I went to a clinical psychologist-nutritionist in my university for treatment for disordered eating. For the past few years I’ve been restricting food intake and within a week started to count calories and used fiber to purge. Then I’ll start to “binge” on sweet stuff like chocolates and ice-cream, and eventually substitute my main meals with them.
But I’m of normal weight — in fact, slightly overweight.
My (then) therapist didn’t believe that I’ve had disordered eating. She thinks that I just have “weight management issues”, and purging to her is induced vomiting. Therefore she’d selectively attend to information congruent with what she believes, and whenever I talked about issues on family and control that affect my eating behavior, she would ignore it or twist it to suit what she wants…
I felt that I couldn’t work with someone who doesn’t believe in what I’m experiencing, so I quit. I wasn’t asking for a diagnosis, but I don’t want to wait until I have a “full-blown” eating disorder before I seek help.
My health has already been badly affected. We were frustrated with one another, and she asked if I wanted to continue. I was very upset that I had again allowed someone else to draw the line, and so I defaulted the next meeting. I also couldn’t bring myself to face someone who thinks that I’m a joke.
I felt betrayed by the process, but I know that I can’t go through it alone. I had a rude shock when my lecturer (counseling psychologist) told me that she heard I had quit therapy because “you were trying to run away from an intervention that was working but painful”. I was extremely angry at that accusation because pain was never a reason for quitting. I quit because I felt that I wasn’t believed in, that what she told me about counting calories and purging were confusing, and that she had initiated the termination (all of which she had conveniently left out). Plus, what is so painful about writing a food journal for weight-management anyway? Isn’t it more painful to talk about issues surrounding disordered eating? She also said that I believe that I have anorexia. I found that quite amusing, because I had never mentioned the word; and which part of me looks anorexic?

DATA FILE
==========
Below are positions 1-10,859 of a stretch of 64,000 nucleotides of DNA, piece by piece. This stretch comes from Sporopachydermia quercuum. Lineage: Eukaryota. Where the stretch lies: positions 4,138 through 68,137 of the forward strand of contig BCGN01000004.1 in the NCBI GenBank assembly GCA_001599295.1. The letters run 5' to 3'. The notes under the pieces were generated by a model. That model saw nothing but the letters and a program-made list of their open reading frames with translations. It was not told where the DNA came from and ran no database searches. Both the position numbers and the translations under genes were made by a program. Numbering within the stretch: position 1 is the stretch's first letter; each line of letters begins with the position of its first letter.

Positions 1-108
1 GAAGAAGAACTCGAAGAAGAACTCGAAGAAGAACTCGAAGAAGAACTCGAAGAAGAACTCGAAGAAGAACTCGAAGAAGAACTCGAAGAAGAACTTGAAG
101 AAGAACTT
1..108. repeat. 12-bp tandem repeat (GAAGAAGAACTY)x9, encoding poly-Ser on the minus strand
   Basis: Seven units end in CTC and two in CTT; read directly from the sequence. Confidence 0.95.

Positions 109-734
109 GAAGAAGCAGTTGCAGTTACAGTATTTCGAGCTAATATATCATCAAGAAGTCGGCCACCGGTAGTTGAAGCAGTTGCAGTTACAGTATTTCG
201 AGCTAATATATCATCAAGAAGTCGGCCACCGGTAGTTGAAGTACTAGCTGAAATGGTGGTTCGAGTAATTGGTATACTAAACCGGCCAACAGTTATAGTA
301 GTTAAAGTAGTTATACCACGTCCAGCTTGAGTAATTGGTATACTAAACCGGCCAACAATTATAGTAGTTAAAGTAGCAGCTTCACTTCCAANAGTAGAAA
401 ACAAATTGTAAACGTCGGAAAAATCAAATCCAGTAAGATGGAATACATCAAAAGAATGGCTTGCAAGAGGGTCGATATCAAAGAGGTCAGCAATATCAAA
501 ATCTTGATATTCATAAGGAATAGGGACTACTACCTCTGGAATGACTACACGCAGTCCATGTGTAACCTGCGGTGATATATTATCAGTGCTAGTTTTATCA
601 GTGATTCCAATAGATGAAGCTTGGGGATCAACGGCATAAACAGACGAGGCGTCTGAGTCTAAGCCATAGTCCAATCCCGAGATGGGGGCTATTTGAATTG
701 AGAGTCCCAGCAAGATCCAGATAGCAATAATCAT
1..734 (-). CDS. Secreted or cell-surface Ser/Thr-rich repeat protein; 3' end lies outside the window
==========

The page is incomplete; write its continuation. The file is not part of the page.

I am very, very hurt and betrayed by her and the whole system. I just don’t know how to trust therapists anymore. I’m afraid that if I don’t deal with this, it will affect my new therapy work. What should I do?
Compatibility is essential to the success of any therapy. The therapist and client must agree upon the nature of the problem, and the client must buy into the therapist’s proposed plan of action. On the client side, we go into therapy with certain concerns forefront in our minds, and if we don’t feel that our concerns are being heard and that they will be addressed, it’s frustrating at least. Worse, we can feel invalidated.
Therapists do go into the work with certain biases. If we are behaviorists, we may be disinclined to address family and control issues. If we are psychodynamic, we may not address the immediate behavioral issues that concern our clients most, expecting that they will resolve themselves when deeper issues have been dealt with. It is our job to explain our treatment approach and either gain the client’s understanding and agreement, or make a referral to someone more compatible with the client.
When, in ongoing therapy, either party detects a disconnect like you experienced, it is important to stop and address it. That way, the therapeutic relationship can be rescued before it is irretrievably disrupted. Even if you need to terminate, it can still be useful to go back and process with your therapist exactly what went wrong. This can help set you up for a better experience next time around.
The other essential element to any successful therapy is confidentiality. Processing your feelings about your therapist’s conversation with your lecturer may help repair your trust in the system.
With your next therapist, you can cover these topics up front. How important a diagnosis is as her starting point, what she considers your diagnosis to be, how she works with your issues, and boundaries of confidentiality all go into the therapy contract. You are hiring a professional to help you — and it is perfectly fair to interview her about her experience with similar problems, success rates, her style, and her approach. Knowing what has and has not worked for you before will help her address these points.
During the first few sessions, you can monitor your reactions — whether you feel judged, heard, understood or not, angry, safe or anxious, hopeful or frustrated — and talk about these feelings with her. If either of you does not believe that you have a match, you can keep shopping until you find the therapist who is right for you.
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All clinical material on this site is peer reviewed by one or more clinical psychologists or other qualified mental health professionals. Originally published by Dr Greg Mulhauser, Managing Editor on .on and last reviewed or updated by